"If you look at it, Johnny [LeClair] scored the two game-winners in LA and I got the game-winner in the final game. So our line ended up opening up and scoring and creating the offensive side of it," recounted Muller, who was second in team scoring with 17 points (10G, 7A) in those playoffs. "A really big part of that was because the matchup switched, and he did a good job on Wayne and it gave us more freedom to play offense. It was a great switch. We don't score those goals and we don't get that success and everything if Carbo isn't capable of doing the job against one of the greatest of all-time. That right there was a perfect example of how our team was able to have success that year in the playoffs. That was the advantage we had in guys like Carbo."
We don't score those goals and we don't get that success and everything if Carbo isn't capable of doing the job against one of the greatest of all-time.
Carbonneau wasn't just shadowing Gretzky, either; he was putting his body on the line in the name of his team. And his fellow Habs certainly took note.
"What I remember most about Carbo is really his ability to block shots, how he would put his knee down and really block them. He really paid the price so many times, but that's what he was; he was a warrior and he didn't care about getting hurt. It was all about blocking shots and making sure he was in the lane all the time," added Damphousse, who shared the team lead for game winners in those playoffs with three, alongside Muller and LeClair. "I remember so many times where he would either lay down quickly sliding, or he would just put his knee down and block it either with his skate, or his knee, or his arm. He would come back limping to the bench and he would do it again. That's just the type of player he was."
He was a warrior and he didn't care about getting hurt. It was all about blocking shots and making sure he was in the lane all the time.
Stats don't speak for Carbo
It was only in 1997-98, Carbonneau's third-to-last season in the League, now with the Dallas Stars, that the NHL started compiling statistics on ice time, faceoffs, blocked shots, and other defensive categories. Until then, the only quantifiable way to measure a forward's defensive worth aside from plus/minus differential was by the number of Selke Trophies a player had on his mantel.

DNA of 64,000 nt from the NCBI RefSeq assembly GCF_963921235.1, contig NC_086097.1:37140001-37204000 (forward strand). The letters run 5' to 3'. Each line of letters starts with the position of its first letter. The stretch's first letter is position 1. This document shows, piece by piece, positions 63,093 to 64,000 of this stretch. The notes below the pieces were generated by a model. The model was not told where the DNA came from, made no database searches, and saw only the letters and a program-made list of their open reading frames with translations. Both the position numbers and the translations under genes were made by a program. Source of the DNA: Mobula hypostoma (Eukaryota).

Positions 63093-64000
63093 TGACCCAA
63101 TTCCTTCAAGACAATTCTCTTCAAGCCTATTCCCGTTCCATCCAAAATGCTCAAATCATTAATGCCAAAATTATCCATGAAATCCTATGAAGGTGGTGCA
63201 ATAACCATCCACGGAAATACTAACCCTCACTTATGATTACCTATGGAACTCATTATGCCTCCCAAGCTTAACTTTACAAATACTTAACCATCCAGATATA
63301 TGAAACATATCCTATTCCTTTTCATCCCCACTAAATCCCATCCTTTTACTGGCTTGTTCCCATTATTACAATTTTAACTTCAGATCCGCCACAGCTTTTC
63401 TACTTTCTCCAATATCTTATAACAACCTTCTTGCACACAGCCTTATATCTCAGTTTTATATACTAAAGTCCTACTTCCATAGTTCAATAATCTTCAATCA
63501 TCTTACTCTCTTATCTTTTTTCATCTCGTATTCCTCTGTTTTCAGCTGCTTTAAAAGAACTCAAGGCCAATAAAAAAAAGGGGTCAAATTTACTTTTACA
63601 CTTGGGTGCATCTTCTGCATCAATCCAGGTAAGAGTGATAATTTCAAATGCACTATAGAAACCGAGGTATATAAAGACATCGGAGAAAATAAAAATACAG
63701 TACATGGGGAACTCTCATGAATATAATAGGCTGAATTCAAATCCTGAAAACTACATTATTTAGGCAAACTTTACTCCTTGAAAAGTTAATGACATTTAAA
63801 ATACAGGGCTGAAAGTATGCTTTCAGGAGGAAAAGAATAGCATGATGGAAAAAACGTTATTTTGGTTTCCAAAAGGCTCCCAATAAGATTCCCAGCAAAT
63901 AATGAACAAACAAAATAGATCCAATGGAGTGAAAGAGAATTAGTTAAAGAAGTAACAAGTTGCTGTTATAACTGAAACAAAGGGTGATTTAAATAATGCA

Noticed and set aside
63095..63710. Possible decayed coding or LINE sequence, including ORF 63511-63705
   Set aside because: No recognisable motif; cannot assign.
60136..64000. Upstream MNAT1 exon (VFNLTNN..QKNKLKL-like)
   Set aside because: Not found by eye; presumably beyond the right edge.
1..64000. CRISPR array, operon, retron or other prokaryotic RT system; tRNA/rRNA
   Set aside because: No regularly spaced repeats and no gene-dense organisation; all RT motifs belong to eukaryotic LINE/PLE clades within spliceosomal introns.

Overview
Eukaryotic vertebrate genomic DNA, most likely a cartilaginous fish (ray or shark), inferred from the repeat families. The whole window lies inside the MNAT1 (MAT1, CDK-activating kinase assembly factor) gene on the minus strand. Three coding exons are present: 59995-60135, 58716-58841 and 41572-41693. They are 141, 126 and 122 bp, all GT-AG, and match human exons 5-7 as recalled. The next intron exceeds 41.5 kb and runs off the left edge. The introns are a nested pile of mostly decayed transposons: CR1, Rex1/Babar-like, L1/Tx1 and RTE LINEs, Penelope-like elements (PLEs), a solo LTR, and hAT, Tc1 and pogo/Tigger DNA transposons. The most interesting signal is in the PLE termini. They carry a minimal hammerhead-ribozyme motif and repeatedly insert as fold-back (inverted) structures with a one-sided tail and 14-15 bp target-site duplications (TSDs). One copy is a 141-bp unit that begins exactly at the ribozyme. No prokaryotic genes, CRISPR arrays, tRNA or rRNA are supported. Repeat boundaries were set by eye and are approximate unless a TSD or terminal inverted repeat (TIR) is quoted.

That didn't mean, however, that Carbonneau's two-way talents weren't appreciated at the time by opponents, teammates, and fans.
"He was recognized, because if you were a good player back then you didn't want to face Carbo. If you talk to [Peter] Stastny, or if you talked to Gretzky when we won the Cup in '93, he'd be the first one to recognize Carbo's contributions," affirmed Damphousse. "That's the best proof you can get, talking to ex-players who played against him and who had to face him when he was at his best."
As a teammate, Muller couldn't think of a player he'd played with whose hockey IQ was higher than Carbonneau's.
"He was a smart, defensive hockey player with good skill, but he loved the challenge of shutting players down and being a tough player to play against, and he did that," explained Muller, who assumed the captaincy after Carbonneau was traded to the St. Louis Blues ahead of the 1994-95 campaign. "I played with a lot of good hockey players, a lot of skilled players, but for understanding the game and positioning, I always said that Carbo was probably the smartest hockey player I played with."
Rob Ramage, who was taken first overall that same day in August 1979 and was a member of the 1993 championship team, vividly remembers the acknowledgment Carbonneau would receive from fans for putting his body in harm's way.
"He was the only guy I can remember who got a standing ovation for blocking shots. It was pretty cool. I'd never seen anything like that," shared Ramage, who currently serves as the Canadiens' director of player development. "I'm really happy for him. Those guys need that type of recognition. We can't all have the scorers and the elite talented guys; it takes a lot of guys to win those Cups."
Despite the accolades afforded to Carbonneau, defensive specialists remain unsung heroes in many ways, relegated to a sort of niche appreciation society that doesn't often reach the corridors of the hallowed Hockey Hall of Fame.
All along, however, Carbonneau seemed to have a sense of purpose and the foresight to understand that what he brought to the table did indeed mean a great deal to the game.
"A guy who scores 50 goals a season doesn't need recognition; his stats speak for themselves. It's different for defensive players like Bob Gainey, Steve Kasper, and others," he told La Presse after winning his first Selke in 1988. "Only with time will they get their due."
For Guy Carbonneau, the time has come.
Guy Carbonneau will be inducted into the Hockey Hall of Fame on Monday, November 18 starting at 7:30 p.m. The Canadiens will be holding a celebration of Carbo's career and induction during Wednesday's game against the Ottawa Senators at the Bell Centre. For tickets to that game, click here.